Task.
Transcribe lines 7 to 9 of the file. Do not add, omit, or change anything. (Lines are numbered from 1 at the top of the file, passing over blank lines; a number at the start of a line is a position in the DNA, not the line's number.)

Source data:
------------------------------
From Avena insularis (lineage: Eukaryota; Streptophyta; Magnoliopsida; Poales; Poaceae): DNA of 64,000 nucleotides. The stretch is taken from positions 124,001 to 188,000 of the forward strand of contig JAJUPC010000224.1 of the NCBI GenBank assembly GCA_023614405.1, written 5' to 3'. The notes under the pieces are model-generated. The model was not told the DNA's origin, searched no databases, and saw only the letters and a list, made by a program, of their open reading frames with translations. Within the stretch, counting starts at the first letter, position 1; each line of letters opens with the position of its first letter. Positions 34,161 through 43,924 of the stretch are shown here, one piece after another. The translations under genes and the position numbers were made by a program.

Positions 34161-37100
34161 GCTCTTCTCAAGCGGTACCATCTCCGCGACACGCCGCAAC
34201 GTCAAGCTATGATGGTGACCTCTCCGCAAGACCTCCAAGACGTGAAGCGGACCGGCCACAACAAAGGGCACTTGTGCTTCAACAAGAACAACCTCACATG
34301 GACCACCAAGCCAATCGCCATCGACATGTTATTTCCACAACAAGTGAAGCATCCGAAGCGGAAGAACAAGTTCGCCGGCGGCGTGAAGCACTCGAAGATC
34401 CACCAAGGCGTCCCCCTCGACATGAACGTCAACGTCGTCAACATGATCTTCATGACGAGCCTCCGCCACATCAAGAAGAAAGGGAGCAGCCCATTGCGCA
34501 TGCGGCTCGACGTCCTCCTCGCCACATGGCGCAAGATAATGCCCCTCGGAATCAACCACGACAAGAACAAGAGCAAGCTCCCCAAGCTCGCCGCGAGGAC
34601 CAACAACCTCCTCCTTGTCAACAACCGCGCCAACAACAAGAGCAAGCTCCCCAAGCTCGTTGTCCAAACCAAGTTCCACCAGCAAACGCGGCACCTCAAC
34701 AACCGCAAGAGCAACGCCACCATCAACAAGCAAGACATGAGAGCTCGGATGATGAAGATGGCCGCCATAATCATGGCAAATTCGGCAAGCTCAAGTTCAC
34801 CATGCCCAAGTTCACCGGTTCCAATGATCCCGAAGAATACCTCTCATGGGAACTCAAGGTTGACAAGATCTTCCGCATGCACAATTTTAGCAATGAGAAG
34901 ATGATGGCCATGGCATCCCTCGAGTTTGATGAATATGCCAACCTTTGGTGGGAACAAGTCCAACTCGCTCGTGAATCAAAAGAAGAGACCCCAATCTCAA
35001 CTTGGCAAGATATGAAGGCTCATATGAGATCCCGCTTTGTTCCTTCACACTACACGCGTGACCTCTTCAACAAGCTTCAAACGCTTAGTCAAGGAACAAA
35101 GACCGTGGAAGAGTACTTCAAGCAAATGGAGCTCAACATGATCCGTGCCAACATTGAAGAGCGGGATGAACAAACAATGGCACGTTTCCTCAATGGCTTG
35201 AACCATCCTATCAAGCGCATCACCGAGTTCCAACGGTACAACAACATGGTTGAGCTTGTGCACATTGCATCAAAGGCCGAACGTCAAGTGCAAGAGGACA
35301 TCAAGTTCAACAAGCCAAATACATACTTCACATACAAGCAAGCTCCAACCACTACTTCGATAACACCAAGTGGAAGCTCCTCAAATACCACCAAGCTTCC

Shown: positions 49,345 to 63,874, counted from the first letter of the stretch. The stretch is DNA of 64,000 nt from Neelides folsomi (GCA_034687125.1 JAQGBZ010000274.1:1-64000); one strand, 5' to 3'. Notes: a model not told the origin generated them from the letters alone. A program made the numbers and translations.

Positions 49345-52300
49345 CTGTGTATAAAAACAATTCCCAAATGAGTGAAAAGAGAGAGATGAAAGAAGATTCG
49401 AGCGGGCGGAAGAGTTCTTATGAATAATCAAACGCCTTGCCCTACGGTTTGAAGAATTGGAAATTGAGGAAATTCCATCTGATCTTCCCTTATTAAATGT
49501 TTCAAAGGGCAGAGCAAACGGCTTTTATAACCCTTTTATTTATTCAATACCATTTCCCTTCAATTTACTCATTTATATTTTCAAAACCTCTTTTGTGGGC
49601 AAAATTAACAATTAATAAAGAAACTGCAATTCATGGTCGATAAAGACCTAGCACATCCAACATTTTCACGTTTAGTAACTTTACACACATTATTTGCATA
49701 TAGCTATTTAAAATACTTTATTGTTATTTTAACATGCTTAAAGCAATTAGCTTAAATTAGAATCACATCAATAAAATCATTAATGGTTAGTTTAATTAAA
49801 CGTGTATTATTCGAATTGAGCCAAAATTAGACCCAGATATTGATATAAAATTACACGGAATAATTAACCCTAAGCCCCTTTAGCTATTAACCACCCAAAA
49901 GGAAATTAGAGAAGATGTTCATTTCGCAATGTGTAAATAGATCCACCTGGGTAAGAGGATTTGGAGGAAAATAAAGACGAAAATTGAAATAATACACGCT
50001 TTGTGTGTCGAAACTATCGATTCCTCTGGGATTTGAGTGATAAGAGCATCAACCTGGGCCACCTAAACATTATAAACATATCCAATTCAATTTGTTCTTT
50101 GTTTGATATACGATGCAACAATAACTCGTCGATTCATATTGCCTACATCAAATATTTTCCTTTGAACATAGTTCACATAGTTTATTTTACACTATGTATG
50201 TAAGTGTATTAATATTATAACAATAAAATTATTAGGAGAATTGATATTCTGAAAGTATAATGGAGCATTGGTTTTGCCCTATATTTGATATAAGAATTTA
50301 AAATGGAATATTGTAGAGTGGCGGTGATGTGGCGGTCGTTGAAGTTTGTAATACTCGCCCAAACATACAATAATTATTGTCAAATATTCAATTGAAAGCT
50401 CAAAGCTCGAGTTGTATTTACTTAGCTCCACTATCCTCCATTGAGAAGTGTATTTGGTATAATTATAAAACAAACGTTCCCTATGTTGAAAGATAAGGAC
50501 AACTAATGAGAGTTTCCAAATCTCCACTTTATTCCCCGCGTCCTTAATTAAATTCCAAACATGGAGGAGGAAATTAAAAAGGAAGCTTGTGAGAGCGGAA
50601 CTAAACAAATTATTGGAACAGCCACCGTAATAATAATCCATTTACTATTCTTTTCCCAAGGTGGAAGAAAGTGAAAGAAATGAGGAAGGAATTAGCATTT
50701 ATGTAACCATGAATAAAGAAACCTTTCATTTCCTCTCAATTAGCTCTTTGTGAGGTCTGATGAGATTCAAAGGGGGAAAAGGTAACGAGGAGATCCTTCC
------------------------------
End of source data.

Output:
34501 TGCGGCTCGACGTCCTCCTCGCCACATGGCGCAAGATAATGCCCCTCGGAATCAACCACGACAAGAACAAGAGCAAGCTCCCCAAGCTCGCCGCGAGGAC
34601 CAACAACCTCCTCCTTGTCAACAACCGCGCCAACAACAAGAGCAAGCTCCCCAAGCTCGTTGTCCAAACCAAGTTCCACCAGCAAACGCGGCACCTCAAC
34701 AACCGCAAGAGCAACGCCACCATCAACAAGCAAGACATGAGAGCTCGGATGATGAAGATGGCCGCCATAATCATGGCAAATTCGGCAAGCTCAAGTTCAC